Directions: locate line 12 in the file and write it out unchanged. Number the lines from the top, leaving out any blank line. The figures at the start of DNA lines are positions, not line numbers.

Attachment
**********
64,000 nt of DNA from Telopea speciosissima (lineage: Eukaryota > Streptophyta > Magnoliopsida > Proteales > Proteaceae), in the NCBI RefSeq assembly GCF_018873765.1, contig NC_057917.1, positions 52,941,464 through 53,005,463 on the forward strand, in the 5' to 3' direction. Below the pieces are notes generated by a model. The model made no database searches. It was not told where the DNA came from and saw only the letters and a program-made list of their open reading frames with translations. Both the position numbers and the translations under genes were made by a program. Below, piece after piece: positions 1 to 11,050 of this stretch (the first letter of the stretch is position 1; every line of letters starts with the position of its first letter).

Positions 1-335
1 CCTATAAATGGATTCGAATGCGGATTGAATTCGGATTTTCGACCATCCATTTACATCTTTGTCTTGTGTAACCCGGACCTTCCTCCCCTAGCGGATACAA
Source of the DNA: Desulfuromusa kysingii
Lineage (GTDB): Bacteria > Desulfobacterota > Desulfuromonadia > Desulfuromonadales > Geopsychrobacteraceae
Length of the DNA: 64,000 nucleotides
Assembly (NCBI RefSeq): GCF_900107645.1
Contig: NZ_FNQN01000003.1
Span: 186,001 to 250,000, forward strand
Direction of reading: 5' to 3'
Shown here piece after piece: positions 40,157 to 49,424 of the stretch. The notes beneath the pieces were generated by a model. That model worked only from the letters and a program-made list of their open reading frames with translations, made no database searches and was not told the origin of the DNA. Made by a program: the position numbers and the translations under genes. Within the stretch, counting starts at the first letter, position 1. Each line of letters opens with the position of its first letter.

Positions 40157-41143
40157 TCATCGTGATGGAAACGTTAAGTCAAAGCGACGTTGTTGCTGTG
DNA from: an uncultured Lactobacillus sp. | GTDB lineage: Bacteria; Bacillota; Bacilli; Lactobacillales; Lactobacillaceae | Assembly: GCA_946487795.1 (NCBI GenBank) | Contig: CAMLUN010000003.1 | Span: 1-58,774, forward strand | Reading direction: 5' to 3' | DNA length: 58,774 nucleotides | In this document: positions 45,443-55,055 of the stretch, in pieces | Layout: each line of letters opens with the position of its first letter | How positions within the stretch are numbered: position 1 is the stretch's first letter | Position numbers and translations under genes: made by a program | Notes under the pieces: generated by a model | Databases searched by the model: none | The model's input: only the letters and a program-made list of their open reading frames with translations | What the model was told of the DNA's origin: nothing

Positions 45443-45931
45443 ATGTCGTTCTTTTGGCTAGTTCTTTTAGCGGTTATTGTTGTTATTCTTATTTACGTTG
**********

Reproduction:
Positions 40157-41143